Before wrapping up my demo, I get a brief chance to explore the open world of Toshara. With the press of a button, I summon a speeder, which Massive designed with inspiration from a Swedish manufacturer of motorbikes. The vehicle feels excellent in action – smooth, quick, and agile like a speeder should. After some brief navigation that includes hearing radio chatter for some activities I could pursue, I arrive at a small town called Jaunta’s Hope, which is the current location of Kay’s ship, the Trailblazer.

I need to go to a nearby building and grab an item from it. However, the door is locked. After a quick modification to Kay’s blaster, her weapon gains the Ion Blast ability, which gives her an advantage over droid enemies and allows her to solve environmental puzzles like this one. Kay can access the building and loot all the goodies by shooting the two transformers for the lock with the Ion Blast.

I didn’t get to explore the Reputation System to its fullest extent, nor did I get to interact with the Empire to where I can raise my wanted level, but from my hands-on session, I can tell I’m going to enjoy keeping up appearances to exploit the syndicates for maximum benefit. Star Wars Outlaws delivers systems stacked on top of other systems, and the result promises to provide the kind of scoundrel adventure that served as the studio’s thesis statement when beginning development on the project.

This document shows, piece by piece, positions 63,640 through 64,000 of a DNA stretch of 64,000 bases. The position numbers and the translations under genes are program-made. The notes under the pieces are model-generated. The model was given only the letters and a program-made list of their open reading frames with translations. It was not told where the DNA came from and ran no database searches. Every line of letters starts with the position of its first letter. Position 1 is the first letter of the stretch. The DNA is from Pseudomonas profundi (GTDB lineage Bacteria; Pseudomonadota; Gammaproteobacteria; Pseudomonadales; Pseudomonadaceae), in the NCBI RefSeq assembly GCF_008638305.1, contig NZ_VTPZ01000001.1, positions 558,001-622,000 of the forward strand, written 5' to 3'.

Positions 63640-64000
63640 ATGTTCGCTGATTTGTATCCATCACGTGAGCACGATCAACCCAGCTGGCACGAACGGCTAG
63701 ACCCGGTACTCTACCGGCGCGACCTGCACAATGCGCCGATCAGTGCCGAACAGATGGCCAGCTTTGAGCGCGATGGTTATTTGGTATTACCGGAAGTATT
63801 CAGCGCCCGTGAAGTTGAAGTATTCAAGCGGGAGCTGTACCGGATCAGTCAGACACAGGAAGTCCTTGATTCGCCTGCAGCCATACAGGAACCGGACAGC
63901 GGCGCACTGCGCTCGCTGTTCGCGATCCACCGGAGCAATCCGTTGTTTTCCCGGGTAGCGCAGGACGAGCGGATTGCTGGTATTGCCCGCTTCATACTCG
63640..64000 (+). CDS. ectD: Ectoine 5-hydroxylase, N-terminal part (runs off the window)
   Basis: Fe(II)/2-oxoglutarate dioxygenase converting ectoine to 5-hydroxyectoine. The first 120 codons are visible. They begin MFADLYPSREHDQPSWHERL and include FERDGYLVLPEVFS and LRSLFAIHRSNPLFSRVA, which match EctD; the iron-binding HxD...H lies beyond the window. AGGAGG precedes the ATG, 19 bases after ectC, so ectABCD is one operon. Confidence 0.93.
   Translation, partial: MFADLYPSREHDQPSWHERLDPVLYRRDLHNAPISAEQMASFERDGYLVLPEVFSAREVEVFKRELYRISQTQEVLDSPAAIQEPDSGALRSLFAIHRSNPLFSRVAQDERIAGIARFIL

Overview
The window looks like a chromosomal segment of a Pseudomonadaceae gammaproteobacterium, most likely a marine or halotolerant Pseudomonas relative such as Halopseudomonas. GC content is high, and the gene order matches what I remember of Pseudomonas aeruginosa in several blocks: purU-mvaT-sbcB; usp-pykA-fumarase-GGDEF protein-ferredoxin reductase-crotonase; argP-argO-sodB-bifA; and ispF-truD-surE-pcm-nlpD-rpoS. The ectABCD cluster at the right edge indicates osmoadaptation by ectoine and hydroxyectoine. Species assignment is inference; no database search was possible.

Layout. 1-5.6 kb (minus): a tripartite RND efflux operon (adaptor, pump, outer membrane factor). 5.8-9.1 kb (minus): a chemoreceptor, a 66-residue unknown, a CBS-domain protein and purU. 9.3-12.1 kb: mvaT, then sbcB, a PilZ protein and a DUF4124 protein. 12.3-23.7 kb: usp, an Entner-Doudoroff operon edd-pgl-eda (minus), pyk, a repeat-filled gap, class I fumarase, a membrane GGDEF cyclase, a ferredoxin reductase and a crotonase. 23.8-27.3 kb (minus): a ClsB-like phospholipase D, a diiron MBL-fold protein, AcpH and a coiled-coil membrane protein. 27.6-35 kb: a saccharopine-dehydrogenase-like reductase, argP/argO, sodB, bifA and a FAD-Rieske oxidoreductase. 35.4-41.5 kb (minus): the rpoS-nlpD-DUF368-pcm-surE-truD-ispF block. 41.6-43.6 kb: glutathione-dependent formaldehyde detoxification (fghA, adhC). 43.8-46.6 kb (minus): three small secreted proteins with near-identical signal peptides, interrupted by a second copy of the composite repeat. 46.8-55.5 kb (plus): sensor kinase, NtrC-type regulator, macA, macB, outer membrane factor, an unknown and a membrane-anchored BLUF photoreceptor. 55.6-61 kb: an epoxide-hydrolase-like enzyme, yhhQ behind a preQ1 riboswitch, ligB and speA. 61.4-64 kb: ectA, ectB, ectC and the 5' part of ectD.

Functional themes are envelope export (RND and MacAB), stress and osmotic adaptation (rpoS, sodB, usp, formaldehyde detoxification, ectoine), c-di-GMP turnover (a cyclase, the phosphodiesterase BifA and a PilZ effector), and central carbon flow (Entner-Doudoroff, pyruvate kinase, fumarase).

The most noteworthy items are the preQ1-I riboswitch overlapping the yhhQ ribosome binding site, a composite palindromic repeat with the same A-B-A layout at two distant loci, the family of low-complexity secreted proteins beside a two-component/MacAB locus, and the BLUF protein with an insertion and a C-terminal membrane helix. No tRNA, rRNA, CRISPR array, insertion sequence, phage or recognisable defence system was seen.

A Strong Presence

A Strong Presence

Star Wars Outlaws takes various disparate elements of beloved games and places them in a galaxy far, far away to deliver something chock-full of potential. On the surface, it seems like it’s going for a jack-of-all-trades approach with third-person combat, stealth, an ever-changing reputation, open-world exploration, speeder bike traversal, and space combat, but every piece of Outlaws I got my hands on felt worthy of its inclusion in this sprawling outer-space odyssey.

Though I only had a controller for a relatively small portion of my two days at the studio, the loop of exploring a bustling world that is definitively Star Wars, taking on jobs, making difficult choices, and working to get myself out of trouble sunk its hooks into me. My time with Massive Entertainment’s scoundrel journey was rewarding, exciting, and – perhaps most importantly – whetted my appetite for the adventure. I can’t wait to step into the shoes of Kay Vess as I try to charm, swindle, backstab, and shoot my way through the galaxy.

Star Wars Outlaws arrives on PlayStation 5, Xbox Series X/S, and PC on August 30. For more exclusive coverage, be sure to visit our Star Wars Outlaws cover hub through the banner below!

This article originally appeared in Issue 365 of Game Informer.